Despite the insistence of many, Copernicus kept delaying the final publication of his book, probably out of fear of criticism for his revolutionary work by the establishment.
By 1536, Copernicus' work was already in definitive form, and some rumors about his theory had reached educated people all over Europe.
When Copernicus was ten years old, his father, a wealthy businessman and copper trader, died.
Some have suggested that this note may have made Copernicus leery of publication, while others have suggested that this letter indicates that the Church wanted to ensure that his ideas were published.
Copernicus' major theory was published in De revolutionibus orbium coelestium in 1543, the year of his death.
During the war between the Teutonic Order and the Kingdom of Poland (1519–1524), Copernicus successfully defended Allenstein (Olsztyn) at the head of royal troops besieged by the forces of Albert of Brandenburg.
Copernicus held that the Earth is another planet revolving around the fixed Sun once a year, and turning on its axis once a day.
Copernicus himself continued to believe in the existence of God.
Rheticus became a disciple of Copernicus' and stayed with him for two years, during which he wrote a book, Narratio prima, outlining the essence of the theory.
Copernicus was born in 1473 in Toru? (Thorn).
The archaeologists hoped to find relatives of Copernicus in order to attempt DNA identification.
Galileo's viewing of the phases of Venus produced the first observational evidence for Copernicus' theory.
The Copernican system can be summarized in seven propositions, as Copernicus himself collected them in a Compendium of De revolutionibus that was found and published in 1878.
Legend says that the first printed copy of De revolutionibus was placed in Copernicus' hands on the day he died, so that he could take farewell of his opus vitae.
In 1497, Copernicus' uncle was ordained Bishop of Warmia, and Copernicus was named a canon at Frombork (Frauenburg) Cathedral, but he waited in Italy for the great Jubilee of 1500.
Osiander stated that Copernicus wrote his heliocentric account of the Earth's movement as a mere mathematical hypothesis, not as an account that contained truth or even probability.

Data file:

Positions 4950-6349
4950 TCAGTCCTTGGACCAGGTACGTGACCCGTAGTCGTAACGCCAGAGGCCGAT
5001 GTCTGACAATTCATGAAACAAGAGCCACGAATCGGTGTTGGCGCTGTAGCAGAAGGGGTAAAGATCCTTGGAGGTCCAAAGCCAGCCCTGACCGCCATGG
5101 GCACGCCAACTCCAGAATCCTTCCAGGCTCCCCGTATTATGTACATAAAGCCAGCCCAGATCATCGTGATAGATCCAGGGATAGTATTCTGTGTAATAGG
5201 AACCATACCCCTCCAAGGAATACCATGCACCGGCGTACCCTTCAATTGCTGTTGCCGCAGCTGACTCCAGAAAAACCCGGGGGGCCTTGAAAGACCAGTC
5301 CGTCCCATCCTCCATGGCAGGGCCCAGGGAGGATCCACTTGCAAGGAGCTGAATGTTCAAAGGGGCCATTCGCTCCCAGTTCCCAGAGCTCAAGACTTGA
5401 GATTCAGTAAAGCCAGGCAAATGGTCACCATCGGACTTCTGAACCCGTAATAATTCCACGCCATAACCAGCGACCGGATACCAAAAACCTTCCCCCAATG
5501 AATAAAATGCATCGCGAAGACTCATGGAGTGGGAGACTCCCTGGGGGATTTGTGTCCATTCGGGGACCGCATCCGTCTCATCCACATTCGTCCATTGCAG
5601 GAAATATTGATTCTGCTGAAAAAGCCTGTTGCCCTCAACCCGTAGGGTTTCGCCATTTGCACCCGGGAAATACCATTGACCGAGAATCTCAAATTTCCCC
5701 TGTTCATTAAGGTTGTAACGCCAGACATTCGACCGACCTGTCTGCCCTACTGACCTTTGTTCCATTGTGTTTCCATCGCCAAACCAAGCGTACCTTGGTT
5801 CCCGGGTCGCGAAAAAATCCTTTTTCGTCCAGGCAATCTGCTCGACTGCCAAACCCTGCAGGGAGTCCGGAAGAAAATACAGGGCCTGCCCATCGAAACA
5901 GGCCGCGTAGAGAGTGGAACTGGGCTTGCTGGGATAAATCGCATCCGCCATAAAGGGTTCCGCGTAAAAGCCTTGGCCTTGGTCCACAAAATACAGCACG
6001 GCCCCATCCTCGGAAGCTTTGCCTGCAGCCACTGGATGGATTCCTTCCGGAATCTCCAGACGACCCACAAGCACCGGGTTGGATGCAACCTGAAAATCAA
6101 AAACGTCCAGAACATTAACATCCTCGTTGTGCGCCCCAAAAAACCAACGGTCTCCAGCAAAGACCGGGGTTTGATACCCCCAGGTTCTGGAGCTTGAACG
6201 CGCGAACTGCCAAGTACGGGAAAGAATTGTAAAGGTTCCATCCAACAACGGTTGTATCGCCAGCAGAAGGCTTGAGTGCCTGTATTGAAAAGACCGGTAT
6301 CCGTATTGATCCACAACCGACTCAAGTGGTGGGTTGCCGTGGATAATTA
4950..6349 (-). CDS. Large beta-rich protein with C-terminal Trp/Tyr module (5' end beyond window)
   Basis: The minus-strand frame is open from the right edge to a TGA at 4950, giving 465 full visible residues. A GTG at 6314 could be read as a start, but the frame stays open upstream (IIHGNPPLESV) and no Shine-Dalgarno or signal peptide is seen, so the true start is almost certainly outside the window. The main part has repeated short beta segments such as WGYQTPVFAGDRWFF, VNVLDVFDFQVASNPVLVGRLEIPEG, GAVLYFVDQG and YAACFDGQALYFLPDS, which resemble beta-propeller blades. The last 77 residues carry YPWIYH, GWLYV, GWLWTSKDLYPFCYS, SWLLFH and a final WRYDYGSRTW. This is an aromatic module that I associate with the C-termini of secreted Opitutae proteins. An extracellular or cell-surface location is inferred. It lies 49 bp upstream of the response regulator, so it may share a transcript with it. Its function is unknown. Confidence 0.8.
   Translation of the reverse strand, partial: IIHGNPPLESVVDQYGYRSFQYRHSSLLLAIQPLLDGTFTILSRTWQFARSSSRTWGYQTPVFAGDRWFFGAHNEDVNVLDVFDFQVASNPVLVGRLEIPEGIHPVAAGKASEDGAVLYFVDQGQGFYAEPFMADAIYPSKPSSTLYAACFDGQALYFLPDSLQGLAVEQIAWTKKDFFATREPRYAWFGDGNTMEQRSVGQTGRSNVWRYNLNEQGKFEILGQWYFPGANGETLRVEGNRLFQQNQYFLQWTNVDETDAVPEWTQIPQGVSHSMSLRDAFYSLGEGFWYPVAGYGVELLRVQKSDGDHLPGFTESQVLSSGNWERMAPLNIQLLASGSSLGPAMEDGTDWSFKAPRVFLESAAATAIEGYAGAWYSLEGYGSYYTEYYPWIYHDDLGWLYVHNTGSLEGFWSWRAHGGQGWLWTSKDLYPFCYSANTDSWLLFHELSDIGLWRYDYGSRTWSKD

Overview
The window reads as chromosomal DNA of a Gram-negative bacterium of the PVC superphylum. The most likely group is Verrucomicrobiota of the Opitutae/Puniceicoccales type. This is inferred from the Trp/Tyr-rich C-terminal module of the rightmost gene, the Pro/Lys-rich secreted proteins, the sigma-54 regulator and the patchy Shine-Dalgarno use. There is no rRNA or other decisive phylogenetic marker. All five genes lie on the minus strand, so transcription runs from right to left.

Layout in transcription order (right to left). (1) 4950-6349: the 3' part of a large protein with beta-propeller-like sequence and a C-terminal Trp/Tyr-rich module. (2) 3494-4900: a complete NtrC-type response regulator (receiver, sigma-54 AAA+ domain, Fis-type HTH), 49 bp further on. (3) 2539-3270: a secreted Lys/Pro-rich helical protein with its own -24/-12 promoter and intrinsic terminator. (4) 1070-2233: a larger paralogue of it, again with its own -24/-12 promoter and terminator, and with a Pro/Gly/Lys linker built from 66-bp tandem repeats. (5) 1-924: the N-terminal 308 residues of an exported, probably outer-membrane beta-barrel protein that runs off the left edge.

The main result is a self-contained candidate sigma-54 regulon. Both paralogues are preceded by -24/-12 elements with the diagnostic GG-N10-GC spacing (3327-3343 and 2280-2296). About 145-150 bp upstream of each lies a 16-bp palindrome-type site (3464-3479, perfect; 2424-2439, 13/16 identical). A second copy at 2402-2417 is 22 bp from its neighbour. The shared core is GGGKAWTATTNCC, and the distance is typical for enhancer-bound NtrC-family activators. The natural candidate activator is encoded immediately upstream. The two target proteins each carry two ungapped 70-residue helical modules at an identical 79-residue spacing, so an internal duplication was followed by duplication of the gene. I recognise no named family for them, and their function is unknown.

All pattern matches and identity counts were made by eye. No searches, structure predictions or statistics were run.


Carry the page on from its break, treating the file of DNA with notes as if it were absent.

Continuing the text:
Copernicus worked for years with the Prussian Diet on monetary reform and published some studies about the value of money.
Copernicus was aware of this and could not present any observational "proof" in his manuscript, relying instead on arguments about what would be a more complete and elegant system.
De revolutionibus began with a letter from Copernicus' (by then deceased) friend Nicola Schцnberg, the Archbishop of Capua, urging him to publish his theory.
G?ssowski said he was "almost 100 percent sure it is Copernicus."
Thomas Kuhn argued that Copernicus merely transferred "some properties to the Sun many astronomical functions previously attributed to the Earth."
In 1491, Copernicus enrolled at the Jagiellonian University in Krakуw, where he probably encountered astronomy for the first time, taught by his teacher Albert Brudzewski.
Copernicus attended his lectures and became his disciple and assistant.
In 1533, Albert Widmanstadt delivered a series of lectures in Rome, outlining Copernicus' theory.
Copernicus' formulation of heliocentric cosmology, the view that the Sun is at the center of the universe, stands in contrast to Ptolemy's geocentric cosmology, in which the Earth was placed at the center.
The work of the fourteenth-century Arab astronomer Ibn al-Shatir contains findings similar to those of Copernicus, and it has been suggested that Copernicus might have been influenced by them.
On account of geographical and historical uncertainties, it remains a matter of dispute whether Copernicus was German or Polish.
From many parts of the continent, Copernicus received invitations to publish.
Copernicus cited Aristarchus and Philolaus in an early manuscript of his book that survives, stating: "Philolaus believed in the mobility of the Earth, and some even say that Aristarchus of Samos was of that opinion."
In 1542, in Copernicus' name, Rheticus published a treatise on trigonometry (later included in the second book of De revolutionibus).
Copernicus also replaced Ptolemy's equant circles with more epicycles.
Copernicus' maternal uncle, Lucas Watzenrode, a church canon (an administrative position below that of bishop) and later prince-bishop governor of Warmia, reared him and his three siblings after the death of his father.
Copernicus went to Rome, where he observed a lunar eclipse and gave some lectures in astronomy or mathematics.
The experts also determined that the skull had belonged to a man who had died at about age 70—Copernicus' age at the time of his death.
Nicolaus Copernicus (February 19, 1473 – May 24, 1543) was one of the great polymaths of his age.
The first observations that Copernicus made in 1497, together with Novara, are recorded in Copernicus' epochal book, De revolutionibus orbium coelestium (On the Revolutions of the Heavenly Spheres).
Copernicus' major work, De revolutionibus, was the result of decades of labor.
When published, it contained a preface by Copernicus' friend, Andreas Osiander, a Lutheran theologian.
Inspiration came to Copernicus not from observation of the planets but from reading two authors.